• $\begingroup$ @Phira You insist that we're not sympathizing with students with bad professors, but my sympathy is implicit in the fact that I asked this question in the first place. My question is: "how can we alert students that they may be blaming others for their misunderstanding without discouraging them from questioning authority when appropriate?" $\endgroup$ – Brian Fitzpatrick May 21 '14 at 19:24
  • $\begingroup$ @Phira You've made it clear that you disagree with how I've phrased my responses, but it seems your own sympathy for students in bad situations is not allowing you to acknowledge that the issues I'm pointing out do, in fact, exist. Why can't we have a discussion that addresses both issues like I intended in the first place? $\endgroup$ – Brian Fitzpatrick May 21 '14 at 19:25
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    $\begingroup$ @BrianFitzpatrick No, there is no comment of mine where I insinuate that students never mishear their professors. Your question, however, speaks of "overwhelming likelihood" which I can very strongly disagree with without denying existence. $\endgroup$ – Phira May 21 '14 at 21:10
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    $\begingroup$ @Phira If I replaced the phrases "very unlikely" and "overwhelmingly likely" both with "possible" would you then be interested in productive discussion? You're splitting hairs at this point. I think I've posed an interesting question that is far less controversial than you're trying to make it out to be. $\endgroup$ – Brian Fitzpatrick May 21 '14 at 21:48
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    $\begingroup$ Perhaps the example was unfortunately chosen. It is indeed highly unlikely that a professor (or TA, what have you) would make such an egregious blunder. Aren't most alleged professorial mistakes more credible, like this one? $\endgroup$ – Daniel Fischer May 21 '14 at 23:13
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    $\begingroup$ But to weigh in actually on the discussion for what it's worth, I don't think addressing the professor issue at all in either direction would be very beneficial. If the assumption is wrong, someone is wrong, but once the right answer comes out in the end, should be the emphasis. I mean if it's the student you'd hope they'd notice a trend, or in comparison with others that their notes were different. And if it's the prof, however unlikely, surely it's a matter for the people actually involved. To sum up, and give my opinion properly, encourage dropping the habit of mentioning anyone $\endgroup$ – snulty May 22 '14 at 0:53
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What do people think about this answer format?

The statement, as it is written here, is [generally] false. [Here is a counterexample.] [Here is a more accurate statement.] Since I wasn't at the lecture, it's hard for me to know if this is what your professor actually said or if there was some mistake in your [notes/understanding/transcription/memory].

If you can meet with your professor, for example at office hours, then you might consider politely bringing it up with them. There is a chance that their wording was confusing or wrong because they were trying to emphasize a subtlety, and you might learn something important from the misunderstanding.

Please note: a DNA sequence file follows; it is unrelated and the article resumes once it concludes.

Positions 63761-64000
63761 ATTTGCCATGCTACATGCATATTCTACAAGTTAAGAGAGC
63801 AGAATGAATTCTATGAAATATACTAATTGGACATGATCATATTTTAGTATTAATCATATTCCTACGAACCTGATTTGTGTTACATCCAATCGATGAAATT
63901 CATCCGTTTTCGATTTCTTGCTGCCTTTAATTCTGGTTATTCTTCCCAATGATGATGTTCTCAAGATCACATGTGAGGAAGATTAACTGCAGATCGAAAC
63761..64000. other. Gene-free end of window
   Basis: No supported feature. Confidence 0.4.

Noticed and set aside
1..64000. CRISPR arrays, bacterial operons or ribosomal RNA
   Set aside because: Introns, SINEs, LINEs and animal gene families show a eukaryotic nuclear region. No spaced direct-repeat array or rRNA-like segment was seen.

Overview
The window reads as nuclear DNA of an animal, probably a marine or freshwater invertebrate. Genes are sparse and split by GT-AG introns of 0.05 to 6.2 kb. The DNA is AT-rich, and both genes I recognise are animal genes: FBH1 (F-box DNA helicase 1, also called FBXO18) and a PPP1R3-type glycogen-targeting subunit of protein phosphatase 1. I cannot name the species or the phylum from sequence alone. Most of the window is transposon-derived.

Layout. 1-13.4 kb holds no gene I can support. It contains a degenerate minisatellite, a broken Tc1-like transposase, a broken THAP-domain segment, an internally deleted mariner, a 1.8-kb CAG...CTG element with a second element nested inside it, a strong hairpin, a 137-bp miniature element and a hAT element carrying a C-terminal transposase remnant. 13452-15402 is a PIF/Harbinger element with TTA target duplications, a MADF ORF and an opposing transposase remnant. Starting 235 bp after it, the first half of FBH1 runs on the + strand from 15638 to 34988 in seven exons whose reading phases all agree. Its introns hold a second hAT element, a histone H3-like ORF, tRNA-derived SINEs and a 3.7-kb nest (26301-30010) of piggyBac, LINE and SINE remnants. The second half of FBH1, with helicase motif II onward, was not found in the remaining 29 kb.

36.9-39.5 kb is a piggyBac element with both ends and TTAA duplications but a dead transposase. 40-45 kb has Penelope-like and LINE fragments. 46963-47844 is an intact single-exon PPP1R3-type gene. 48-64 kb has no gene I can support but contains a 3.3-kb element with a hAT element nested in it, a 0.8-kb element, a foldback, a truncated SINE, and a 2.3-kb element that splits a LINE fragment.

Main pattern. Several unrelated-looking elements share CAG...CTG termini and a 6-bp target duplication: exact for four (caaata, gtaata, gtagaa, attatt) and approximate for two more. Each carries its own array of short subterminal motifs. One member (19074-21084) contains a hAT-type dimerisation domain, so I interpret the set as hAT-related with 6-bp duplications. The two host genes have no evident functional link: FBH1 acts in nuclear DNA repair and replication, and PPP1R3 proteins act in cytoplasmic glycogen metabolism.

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In response to the question

My instructor said in class that every continuous function is differentiable, but I just read in my book that the function $f(x)=|x|$ is continuous but not differentiable. How is this possible?

I would not say

Your professor is wrong.

Neither would I say

It seems unlikely your professor made this statement.... Are you sure your professor said this?

The question "how is this possible [that my instructor disagrees with my book]?" is not a math question, so I would just ignore it. It would be more useful to the site (and probably to the OP as well) to instead answer the questions "is every continuous function differentiable?", "is the absolute value function continuous?", and "is the absolute value function differentiable?"

If the student insists on an answer to the question "how is it possible that my instructor disagrees with the book?", then I would vote to close the question as off-topic. I don't think it should be our goal on Math.SE to teach the OP about the relative probabilities of error of textbooks, professors, and students, even if we think we know more about these probabilities than he or she does.

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    $\begingroup$ To me this just seems to be taking the question too literally. $\endgroup$ – Jack M May 24 '14 at 21:45
  • $\begingroup$ @JackM Brian's question, or the hypothetical question in Brian's question? $\endgroup$ – Trevor Wilson May 24 '14 at 22:19
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    $\begingroup$ The hypothetical question. The underlying question is something like "what's going on? Which one is correct?", and in particular: "Is this theorem true or false?". $\endgroup$ – Jack M May 25 '14 at 5:21
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    $\begingroup$ @JackM Then I don't understand your objection. My answer was to ignore the literal question "how is this possible" and answer the "underlying" math question, just as you seem to suggest. I don't see how consciously ignoring the literal meaning of Question 1 counts as taking Question 1 too literally. $\endgroup$ – Trevor Wilson May 28 '14 at 21:23
  • $\begingroup$ Addressing the underlying math question also makes the question clearer for future readers, and thus more likely to be found by search and to be useful. $\endgroup$ – Jeffrey Bosboom Aug 10 '15 at 23:05
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For what it's worth, students asking things on MSE also get things wrong or leave out critical information when simply transcribing from a textbook; see Reflection in a plane. which happened just now. I cannot recall answering any "my professor is wrong" questions within, say, the past year; those who do so may decide how gentle to be.

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  • $\begingroup$ I'd say this should've been a comment, although I can understand why you didn't want to bury it under all the arguing up there. $\endgroup$ – Ilmari Karonen Jun 2 '14 at 13:11